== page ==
The Disaster Emergency Committee (DEC) is today launching radio and TV appeals for public funds to help those affected by the earthquakes and typhoons that struck last week.
The appeals will be delivered on the BBC by Christine Bleakley from The One Show and on ITV, Sky, Channel 4, Channel Five and other commercial broadcasters by Myleene Klass.
Tens of thousands of people have been killed or injured but millions also live in the areas immediately affected where homes have been destroyed, crops swept away and vital services wiped out.
Despite appalling conditions, aid agencies responses are now well underway in Indonesia, the Philippines and Vietnam but remain seriously under funded.
Launching the Appeal, Disasters Emergency Committee (DEC) Chief Executive Brendan Gormley said:
“The nature of these disasters vividly recalls the horrors of 2004 Tsunami. Millions have seen the world they know ripped apart around them.
DEC member agencies are already responding despite the appalling conditions on the ground but we urgently need the public’s help to fund their work.
We recognise that these are difficult and uncertain times for many people in the UK too but we have no doubt that there will still be a strong desire to help.”
Aid workers found the narrow path to what used to be the village of Pulo Air in West Sumatra choked with crowds of weeping people fleeing the devastation. Crouched under the palm-thatch eaves of his home as a heavy rain started to fall a student named Indra said:
“It’s just gone. I cannot believe this. There used to be my school, now you cannot even see a single desk. My friends who I grew up with are gone.”
He could not meet the eyes of the aid worker to whom he was speaking.
Across the region, members and their partners have already provided a huge amount of practical assistance, including:
- Emergency shelter for thousands of people as well as bedding, clothes, hygiene kits, baby products and kitchen kits
- Food for thousands of people including rice, tinned fish, noodles and baby food as well as water purification tablets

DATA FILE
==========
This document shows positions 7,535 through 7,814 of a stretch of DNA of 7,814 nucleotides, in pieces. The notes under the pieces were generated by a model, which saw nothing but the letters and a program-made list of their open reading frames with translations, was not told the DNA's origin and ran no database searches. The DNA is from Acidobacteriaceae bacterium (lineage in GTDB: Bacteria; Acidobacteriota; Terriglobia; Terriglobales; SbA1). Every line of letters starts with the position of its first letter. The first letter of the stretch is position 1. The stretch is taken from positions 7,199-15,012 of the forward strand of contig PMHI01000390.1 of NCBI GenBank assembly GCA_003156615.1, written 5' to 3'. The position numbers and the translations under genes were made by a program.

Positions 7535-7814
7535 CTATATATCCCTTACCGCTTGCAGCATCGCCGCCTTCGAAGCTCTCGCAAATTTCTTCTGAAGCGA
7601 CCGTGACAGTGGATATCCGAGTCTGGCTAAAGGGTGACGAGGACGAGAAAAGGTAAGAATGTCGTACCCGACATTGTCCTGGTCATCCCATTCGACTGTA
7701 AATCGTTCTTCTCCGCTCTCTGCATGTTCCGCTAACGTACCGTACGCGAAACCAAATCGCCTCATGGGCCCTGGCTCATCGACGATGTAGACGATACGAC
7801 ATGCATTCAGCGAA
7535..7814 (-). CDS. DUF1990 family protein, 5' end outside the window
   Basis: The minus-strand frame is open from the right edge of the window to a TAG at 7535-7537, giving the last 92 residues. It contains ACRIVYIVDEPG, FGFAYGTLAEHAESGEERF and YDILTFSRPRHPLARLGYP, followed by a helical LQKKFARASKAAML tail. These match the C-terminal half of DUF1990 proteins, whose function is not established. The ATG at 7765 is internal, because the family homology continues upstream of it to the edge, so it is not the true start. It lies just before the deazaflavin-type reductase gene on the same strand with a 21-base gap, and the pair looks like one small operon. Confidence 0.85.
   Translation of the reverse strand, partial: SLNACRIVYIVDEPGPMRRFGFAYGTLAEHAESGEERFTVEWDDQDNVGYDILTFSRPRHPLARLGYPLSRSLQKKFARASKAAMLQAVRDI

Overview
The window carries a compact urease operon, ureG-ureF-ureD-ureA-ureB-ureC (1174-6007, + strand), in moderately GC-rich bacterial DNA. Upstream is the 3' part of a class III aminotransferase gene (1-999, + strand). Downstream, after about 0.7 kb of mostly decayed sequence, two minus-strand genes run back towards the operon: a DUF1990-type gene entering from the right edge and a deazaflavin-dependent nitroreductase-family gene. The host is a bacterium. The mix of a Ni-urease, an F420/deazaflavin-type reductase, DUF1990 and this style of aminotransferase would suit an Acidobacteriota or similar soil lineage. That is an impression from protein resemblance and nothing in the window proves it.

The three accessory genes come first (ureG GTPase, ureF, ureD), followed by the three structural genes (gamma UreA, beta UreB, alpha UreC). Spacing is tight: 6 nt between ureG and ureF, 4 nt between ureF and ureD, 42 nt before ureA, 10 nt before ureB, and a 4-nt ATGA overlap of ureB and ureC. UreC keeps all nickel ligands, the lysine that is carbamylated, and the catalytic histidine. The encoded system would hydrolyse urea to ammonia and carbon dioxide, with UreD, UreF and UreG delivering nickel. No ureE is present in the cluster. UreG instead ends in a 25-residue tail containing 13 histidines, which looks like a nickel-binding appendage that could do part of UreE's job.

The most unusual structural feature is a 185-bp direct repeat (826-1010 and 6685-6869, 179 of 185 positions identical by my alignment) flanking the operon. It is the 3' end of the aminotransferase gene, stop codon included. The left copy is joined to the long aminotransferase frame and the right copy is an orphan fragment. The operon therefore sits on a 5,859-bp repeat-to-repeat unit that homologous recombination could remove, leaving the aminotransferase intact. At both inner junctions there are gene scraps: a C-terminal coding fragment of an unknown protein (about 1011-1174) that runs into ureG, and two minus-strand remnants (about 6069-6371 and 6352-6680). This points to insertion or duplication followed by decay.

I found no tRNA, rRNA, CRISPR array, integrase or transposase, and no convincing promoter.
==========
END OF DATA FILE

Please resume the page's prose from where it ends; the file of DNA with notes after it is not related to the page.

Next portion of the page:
- Medical care from first aid to surgery for hundreds of injured people
- Reunification for families separated in the chaos and safe spaces for children
- Rescuing 900 families
- Food and safe drinking water
- Emergency shelter and supplies
- Hundreds of emergency kits for affected children- including clothes and soap
- Support for older people with food, medical and household supplies
- Help with rescue operations
- Noodles, rice and bottled water for thousands of families
- Torches, candles, matches, kerosene and mosquito nets for thousands of families
On 26 September Typhoon Ketsana hit the Philippines and it also affected the wider region, including Vietnam on the 29th. An earthquake registering 7.6 on the Richter scale struck western Sumatra on the 30th followed by a significant aftershock the next day. Typhoon Parma struck a remote area of the Philippines on 3 October causing some further deaths and extensive damage.
Anyone wanting to stay up to date with developments in the affected countries, the emergency response and the fundraising efforts can follow the DEC on twitter at http://twitter.com/decappeal or become a fan of ‘Disasters-Emergency-Committee-DEC’ on Facebook.
Notes to editors:
- To make a postal donation make cheques payable to ‘DEC Disasters Appeal’ and mail to ‘DEC Disasters Appeal, PO Box 999, Birmingham, B99 9AA’.
- Donations can be made at any high street bank, and at Post Offices by quoting Freepay 1422.
- The DEC consists of: Action Aid, British Red Cross, CAFOD, CARE International UK, Christian Aid, Concern Worldwide, Help the Aged, Islamic Relief, Merlin, Oxfam, Save the Children, Tearfund, World Vision.
- The DEC criteria to launch an appeal are: The disaster must be on such a scale and of such urgency as to call for swift International humanitarian assistance. The DEC agencies, or some of them, must be in a position to provide effective and swift humanitarian assistance at a scale to justify a national Appeal. There must be reasonable grounds for concluding that a public appeal would be successful, either because of evidence of existing public sympathy for the humanitarian situation or because there is a compelling case indicating the likelihood of significant public support should an appeal be launched.